Image of Dr. Carter G. Woodson, Father of Black History, courtesy of the ASALH site.
Today marks the beginning of Black History Month! When celebrating Black History Month, we owe much credit to Dr. Carter G. Woodson, the Father of Black History. Dr. Woodson committed his life to uncovering the oft untold history, contributions, and achievements of people of African descent. Black History Month is an extension of his legacy.
In 1926, Dr. Woodson initiated Negro History Week during the second week of February (which coincided with the birthdays of Frederick Douglass and Abraham Lincoln). Negro History Week was later extended to a month-long celebration, becoming Black History Month in 1976.
Other important facts:
- Dr. Woodson was the second African American to earn a Ph.D. from Harvard.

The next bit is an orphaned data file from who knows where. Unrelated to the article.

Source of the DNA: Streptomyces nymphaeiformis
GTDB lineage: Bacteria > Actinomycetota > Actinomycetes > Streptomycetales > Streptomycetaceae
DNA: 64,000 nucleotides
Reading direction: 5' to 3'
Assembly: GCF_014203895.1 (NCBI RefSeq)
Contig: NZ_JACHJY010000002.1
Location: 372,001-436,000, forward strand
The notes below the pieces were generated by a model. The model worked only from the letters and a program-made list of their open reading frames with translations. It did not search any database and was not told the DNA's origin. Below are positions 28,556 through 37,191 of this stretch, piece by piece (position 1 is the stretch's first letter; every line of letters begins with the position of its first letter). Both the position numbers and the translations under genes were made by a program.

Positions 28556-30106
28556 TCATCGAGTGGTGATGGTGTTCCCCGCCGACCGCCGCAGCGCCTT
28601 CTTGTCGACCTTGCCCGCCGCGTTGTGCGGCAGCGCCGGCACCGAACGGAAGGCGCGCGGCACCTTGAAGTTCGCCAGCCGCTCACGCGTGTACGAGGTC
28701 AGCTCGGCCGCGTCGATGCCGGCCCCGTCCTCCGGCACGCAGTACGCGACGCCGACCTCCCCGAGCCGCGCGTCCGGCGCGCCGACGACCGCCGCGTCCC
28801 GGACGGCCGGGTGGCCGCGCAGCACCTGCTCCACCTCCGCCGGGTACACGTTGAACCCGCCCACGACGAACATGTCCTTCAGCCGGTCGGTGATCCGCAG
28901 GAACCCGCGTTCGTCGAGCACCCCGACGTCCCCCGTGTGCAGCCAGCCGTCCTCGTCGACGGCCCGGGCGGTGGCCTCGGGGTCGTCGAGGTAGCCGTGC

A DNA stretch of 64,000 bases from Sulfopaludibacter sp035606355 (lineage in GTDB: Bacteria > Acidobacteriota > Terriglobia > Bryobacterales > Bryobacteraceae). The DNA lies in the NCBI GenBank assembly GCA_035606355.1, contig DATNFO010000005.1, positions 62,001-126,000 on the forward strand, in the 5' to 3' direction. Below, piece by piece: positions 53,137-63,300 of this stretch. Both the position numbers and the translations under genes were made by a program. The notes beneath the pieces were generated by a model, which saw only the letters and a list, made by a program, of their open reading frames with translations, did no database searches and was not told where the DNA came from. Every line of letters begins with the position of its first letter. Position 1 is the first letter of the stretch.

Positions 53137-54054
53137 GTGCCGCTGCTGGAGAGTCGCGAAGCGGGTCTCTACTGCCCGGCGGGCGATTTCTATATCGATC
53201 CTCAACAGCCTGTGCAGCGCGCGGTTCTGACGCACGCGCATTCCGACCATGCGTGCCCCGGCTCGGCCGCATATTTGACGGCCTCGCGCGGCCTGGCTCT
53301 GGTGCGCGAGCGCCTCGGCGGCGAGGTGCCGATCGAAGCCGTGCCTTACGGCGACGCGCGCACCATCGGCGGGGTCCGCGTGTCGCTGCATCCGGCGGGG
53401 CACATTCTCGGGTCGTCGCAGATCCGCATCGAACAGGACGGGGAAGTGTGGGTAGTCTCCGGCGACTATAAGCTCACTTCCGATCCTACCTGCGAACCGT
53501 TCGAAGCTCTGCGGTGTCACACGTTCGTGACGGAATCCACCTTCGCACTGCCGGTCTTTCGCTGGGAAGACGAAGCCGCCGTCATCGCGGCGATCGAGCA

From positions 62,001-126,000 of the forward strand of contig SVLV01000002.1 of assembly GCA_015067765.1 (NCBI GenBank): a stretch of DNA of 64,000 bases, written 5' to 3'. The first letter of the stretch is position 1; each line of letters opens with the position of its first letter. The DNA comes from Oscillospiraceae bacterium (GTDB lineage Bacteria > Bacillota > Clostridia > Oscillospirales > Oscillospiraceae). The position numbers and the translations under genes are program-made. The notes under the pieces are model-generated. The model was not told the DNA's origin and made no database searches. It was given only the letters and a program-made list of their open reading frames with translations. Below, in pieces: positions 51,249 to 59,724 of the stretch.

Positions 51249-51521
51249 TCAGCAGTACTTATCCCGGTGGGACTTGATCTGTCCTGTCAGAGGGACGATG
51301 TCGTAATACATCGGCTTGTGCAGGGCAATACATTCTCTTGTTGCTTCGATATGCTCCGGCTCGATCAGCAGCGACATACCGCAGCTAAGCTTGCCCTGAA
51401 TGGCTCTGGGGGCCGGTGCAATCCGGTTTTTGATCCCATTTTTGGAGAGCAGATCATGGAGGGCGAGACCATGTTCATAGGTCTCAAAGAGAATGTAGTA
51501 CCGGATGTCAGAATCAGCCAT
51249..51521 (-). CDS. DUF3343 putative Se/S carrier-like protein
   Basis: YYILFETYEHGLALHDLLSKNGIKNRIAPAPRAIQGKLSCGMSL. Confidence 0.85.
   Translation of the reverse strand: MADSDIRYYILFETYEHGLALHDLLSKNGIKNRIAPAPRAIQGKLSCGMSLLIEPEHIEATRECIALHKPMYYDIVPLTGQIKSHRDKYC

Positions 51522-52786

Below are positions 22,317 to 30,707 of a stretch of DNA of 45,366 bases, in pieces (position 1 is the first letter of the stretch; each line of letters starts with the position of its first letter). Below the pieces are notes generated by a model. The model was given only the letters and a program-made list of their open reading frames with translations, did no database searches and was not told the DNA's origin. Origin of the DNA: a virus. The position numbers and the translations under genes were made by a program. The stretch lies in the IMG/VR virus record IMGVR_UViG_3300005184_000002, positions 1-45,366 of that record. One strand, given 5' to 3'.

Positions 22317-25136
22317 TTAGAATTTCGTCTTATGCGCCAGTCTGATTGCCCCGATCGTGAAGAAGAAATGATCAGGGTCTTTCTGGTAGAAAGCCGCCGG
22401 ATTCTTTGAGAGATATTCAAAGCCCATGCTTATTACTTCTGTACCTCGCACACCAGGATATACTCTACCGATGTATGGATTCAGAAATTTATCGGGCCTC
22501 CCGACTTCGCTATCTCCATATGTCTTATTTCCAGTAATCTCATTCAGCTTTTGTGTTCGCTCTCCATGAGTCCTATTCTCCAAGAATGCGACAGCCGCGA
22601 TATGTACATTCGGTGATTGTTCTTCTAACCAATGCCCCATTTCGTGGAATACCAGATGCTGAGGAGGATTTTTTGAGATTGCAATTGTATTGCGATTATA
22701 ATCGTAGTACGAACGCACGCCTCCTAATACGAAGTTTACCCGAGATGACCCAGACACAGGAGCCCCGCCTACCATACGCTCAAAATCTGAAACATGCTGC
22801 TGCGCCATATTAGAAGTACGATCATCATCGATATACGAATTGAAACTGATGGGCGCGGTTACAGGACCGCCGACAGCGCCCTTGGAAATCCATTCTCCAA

- He was a member of Sigma Pi Phi (the first Black fraternity) and Omega Psi Phi.
- Dr. Woodson was an educator, he served as a public school teacher, a professor and Dean of Colleges of Arts and Sciences at Howard University and Dean of the West Virginia Collegiate Institute (known as West Virginia State University today).
- In 1915, Dr. Woodson and Alexander L. Jackson published The Education of The Negro Prior to 1861.
- Also in 1915, Dr. Woodson founded the Association for the Study of Negro Life and History, which is known today as the Association for the Study of African American Life and History (ASALH).
- Notable ASALH publications included the Journal of Negro History (1916) and Negro History Bulletin (1937).
- One of Dr. Woodson’s most famous works is The Mis-Education of The Negro (1833).
While February is designated as Black History Month, we don’t have to wait for the calendar to change to the respective month to celebrate Black History. Black History has and will continue to be made every day. So why not celebrate it year-round?